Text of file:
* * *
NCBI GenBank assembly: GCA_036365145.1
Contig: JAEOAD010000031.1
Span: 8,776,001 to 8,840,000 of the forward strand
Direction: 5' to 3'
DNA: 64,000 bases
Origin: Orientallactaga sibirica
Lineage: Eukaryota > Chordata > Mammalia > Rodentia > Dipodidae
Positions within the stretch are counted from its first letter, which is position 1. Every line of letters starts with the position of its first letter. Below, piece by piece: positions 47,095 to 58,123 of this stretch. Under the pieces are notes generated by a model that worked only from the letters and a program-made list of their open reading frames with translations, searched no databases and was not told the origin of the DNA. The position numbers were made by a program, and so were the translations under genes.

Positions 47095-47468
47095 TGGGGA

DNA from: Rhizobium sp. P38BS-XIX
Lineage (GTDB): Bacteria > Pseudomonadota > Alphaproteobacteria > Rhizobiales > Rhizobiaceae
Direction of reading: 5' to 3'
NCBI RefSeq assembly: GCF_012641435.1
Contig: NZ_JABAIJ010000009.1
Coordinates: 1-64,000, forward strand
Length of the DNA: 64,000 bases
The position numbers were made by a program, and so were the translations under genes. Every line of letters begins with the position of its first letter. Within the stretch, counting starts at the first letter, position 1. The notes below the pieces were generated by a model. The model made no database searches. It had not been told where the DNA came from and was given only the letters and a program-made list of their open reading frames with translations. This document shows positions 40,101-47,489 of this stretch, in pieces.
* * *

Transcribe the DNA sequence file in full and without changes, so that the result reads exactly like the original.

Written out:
NCBI GenBank assembly: GCA_036365145.1
Contig: JAEOAD010000031.1
Span: 8,776,001 to 8,840,000 of the forward strand
Direction: 5' to 3'
DNA: 64,000 bases
Origin: Orientallactaga sibirica
Lineage: Eukaryota > Chordata > Mammalia > Rodentia > Dipodidae
Positions within the stretch are counted from its first letter, which is position 1. Every line of letters starts with the position of its first letter. Below, piece by piece: positions 47,095 to 58,123 of this stretch. Under the pieces are notes generated by a model that worked only from the letters and a program-made list of their open reading frames with translations, searched no databases and was not told the origin of the DNA. The position numbers were made by a program, and so were the translations under genes.

Positions 47095-47468
47095 TGGGGA

DNA from: Rhizobium sp. P38BS-XIX
Lineage (GTDB): Bacteria > Pseudomonadota > Alphaproteobacteria > Rhizobiales > Rhizobiaceae
Direction of reading: 5' to 3'
NCBI RefSeq assembly: GCF_012641435.1
Contig: NZ_JABAIJ010000009.1
Coordinates: 1-64,000, forward strand
Length of the DNA: 64,000 bases
The position numbers were made by a program, and so were the translations under genes. Every line of letters begins with the position of its first letter. Within the stretch, counting starts at the first letter, position 1. The notes below the pieces were generated by a model. The model made no database searches. It had not been told where the DNA came from and was given only the letters and a program-made list of their open reading frames with translations. This document shows positions 40,101-47,489 of this stretch, in pieces.